“It looks like a war zone,” I said bitterly. My daughter, Zoe, suggested that was probably a bit overdramatic (she wasn’t wrong), but that’s how I felt. An unfamiliar feeling rose up in me. “I HATE our backyard!” I exclaimed and ran upstairs.
Unfortunately, our bedroom window faces the same direction so from there, it only looked worse. I sobbed angrily for a good hour. Then I closed all the curtains so I couldn’t see the ugliness and continued to cry off and on for the rest of the day. I didn't even want to live in our house anymore.
At a certain point, Oakley checked in with me and asked me if I was okay. (By this time, my eyes were very puffy.) “I HATE our backyard!” I repeated ruefully. He said, “Mom, look at me. You don’t let us use that word and you shouldn’t either. It’s going to be okay.”
Meanwhile, Paul was going through his own turmoil. He felt terrible, declaring it to be his fault entirely since he was the one who spoke about the tree to our angry neighbour in the first place. Although I felt furious and devastated, none of it felt directed toward Paul. I was grateful for that.
He said, “I know there are some spiritual gifts here somewhere. I’m just trying so hard to see what they are.” Ditto.
As the day went on and the tears continued to flow, I thought about what Oakley had said - that hate wasn’t allowed in our home. I also thought about what my mentor, Dr Sue Morter says: All emotions are created equal. I thought about what my network chiropractor told me - that I needed to feel all my feelings.
Something clicked and I realized that in that moment, I hated our neighbour. Immediately, I felt wrong about allowing myself to feel that way. Then I remembered the most important practice: to pour love in.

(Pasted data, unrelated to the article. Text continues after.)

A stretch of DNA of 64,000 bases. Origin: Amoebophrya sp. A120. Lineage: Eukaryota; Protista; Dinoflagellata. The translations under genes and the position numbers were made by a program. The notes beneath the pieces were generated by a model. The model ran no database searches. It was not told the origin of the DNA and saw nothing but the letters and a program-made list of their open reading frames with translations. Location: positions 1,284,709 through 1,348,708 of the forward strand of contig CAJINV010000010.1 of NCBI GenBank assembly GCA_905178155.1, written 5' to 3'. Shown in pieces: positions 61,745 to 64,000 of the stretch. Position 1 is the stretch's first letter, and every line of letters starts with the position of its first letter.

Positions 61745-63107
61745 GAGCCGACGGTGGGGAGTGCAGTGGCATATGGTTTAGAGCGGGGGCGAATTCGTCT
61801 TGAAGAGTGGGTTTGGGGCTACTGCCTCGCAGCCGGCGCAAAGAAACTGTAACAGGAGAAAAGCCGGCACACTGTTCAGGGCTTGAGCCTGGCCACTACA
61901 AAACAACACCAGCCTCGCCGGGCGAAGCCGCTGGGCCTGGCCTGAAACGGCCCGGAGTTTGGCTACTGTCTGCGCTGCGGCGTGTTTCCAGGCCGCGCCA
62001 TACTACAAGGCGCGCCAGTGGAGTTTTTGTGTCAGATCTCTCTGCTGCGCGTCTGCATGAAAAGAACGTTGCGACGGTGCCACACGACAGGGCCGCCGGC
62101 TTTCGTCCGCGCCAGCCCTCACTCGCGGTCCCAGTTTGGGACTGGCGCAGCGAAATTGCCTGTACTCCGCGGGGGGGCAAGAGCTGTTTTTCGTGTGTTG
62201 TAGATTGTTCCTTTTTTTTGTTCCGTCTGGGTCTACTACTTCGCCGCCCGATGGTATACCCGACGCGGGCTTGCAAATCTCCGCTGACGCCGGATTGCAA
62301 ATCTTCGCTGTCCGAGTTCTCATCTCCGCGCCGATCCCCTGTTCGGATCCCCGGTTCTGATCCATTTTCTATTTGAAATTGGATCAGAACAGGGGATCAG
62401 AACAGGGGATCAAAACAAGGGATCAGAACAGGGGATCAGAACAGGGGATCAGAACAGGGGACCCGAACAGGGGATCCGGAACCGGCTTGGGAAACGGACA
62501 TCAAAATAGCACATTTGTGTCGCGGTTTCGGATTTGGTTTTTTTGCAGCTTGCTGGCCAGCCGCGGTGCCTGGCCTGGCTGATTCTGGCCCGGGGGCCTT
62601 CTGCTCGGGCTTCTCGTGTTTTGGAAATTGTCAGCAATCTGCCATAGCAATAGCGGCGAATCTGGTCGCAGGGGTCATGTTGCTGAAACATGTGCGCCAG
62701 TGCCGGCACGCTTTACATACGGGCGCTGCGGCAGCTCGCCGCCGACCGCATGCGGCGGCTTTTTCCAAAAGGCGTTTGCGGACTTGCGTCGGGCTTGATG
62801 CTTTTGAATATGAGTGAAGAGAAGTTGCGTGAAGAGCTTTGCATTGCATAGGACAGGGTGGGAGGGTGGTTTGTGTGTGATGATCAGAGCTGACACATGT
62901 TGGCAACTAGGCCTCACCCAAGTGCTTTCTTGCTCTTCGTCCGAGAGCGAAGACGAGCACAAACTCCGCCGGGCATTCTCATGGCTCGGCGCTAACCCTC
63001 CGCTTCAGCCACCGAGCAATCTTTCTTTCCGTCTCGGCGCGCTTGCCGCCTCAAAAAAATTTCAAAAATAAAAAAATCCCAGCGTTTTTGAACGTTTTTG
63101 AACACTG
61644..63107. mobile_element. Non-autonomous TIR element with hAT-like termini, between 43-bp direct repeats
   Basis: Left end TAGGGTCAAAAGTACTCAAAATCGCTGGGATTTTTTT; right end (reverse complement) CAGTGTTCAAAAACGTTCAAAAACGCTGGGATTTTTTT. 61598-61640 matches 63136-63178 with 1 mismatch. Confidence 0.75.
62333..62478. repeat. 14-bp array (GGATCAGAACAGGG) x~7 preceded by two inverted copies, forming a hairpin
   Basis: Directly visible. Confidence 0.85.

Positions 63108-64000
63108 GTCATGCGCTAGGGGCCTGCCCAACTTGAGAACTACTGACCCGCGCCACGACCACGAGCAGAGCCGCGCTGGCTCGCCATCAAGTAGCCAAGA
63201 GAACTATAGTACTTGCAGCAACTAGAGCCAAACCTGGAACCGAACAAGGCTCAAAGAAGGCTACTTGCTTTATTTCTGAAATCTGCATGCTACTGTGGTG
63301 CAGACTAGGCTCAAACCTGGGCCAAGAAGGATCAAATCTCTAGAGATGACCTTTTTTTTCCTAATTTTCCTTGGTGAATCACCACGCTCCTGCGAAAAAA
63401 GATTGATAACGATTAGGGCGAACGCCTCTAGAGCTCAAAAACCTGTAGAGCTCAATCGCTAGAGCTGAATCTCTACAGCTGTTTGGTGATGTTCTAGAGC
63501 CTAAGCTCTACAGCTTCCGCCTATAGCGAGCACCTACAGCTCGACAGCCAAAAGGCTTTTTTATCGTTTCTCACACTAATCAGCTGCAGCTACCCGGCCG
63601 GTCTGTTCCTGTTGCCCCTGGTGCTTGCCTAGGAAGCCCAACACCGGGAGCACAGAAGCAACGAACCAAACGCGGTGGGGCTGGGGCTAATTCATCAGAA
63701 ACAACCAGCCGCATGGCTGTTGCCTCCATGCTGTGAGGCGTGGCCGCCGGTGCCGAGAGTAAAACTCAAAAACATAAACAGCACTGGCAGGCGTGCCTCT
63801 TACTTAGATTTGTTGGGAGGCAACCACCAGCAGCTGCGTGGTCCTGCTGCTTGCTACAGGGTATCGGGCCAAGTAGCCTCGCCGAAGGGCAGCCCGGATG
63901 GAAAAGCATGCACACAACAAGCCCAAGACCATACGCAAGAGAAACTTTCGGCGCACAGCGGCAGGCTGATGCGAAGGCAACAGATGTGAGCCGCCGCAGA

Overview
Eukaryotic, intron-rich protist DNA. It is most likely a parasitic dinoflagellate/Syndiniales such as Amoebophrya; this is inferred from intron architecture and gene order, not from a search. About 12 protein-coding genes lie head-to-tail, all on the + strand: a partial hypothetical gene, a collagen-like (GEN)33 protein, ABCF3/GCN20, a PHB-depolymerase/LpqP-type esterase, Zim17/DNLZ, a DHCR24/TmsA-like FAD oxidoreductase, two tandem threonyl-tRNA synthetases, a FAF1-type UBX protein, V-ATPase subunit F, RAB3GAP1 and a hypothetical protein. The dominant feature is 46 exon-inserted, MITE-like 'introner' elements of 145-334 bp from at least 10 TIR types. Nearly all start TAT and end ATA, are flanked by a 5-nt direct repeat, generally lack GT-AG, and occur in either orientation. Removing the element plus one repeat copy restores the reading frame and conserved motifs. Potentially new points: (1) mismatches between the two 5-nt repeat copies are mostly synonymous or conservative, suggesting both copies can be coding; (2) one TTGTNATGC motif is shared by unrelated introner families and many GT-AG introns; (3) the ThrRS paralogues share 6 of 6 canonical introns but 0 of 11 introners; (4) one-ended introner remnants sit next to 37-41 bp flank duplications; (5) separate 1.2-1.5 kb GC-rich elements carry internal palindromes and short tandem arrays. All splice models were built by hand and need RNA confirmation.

I said to myself, “Part of me that hates the neighbour and the way the backyard looks, I love you. I accept that you’re here. Thank you for getting my attention. I won’t make you wrong anymore. I love you.”
Whenever the hate rose again, I poured love into it. Gradually, I began to understand that loving the hate was the lesson for me. That was the spiritual gift. I had denied that part of myself for so long and now there it was, in my face, just inviting me to love it and soften the inner experience.
I tearfully did some yoga (even though I didn’t feel like it). I tearfully did some other movement rituals (even though I didn’t feel like it).
I tearfully talked with Paul. We could identify that, clearly, this outcome was supposed to happen because it did. If we’d been at home, we could have easily averted the tree butchering but we weren’t home because we made it to the movie in the nick of time. Our victory of perfect timing didn’t seem so sweet anymore but in some unknown way, it was still perfect timing. It just required more trust in the Universe.
Surprisingly, the next day I felt much better. Almost completely better, in fact. I could look outside without crying. I could think about our neighbour without hatred. That’s the power of pouring love in, especially into the situations and people that don’t necessarily seem to merit love in that moment.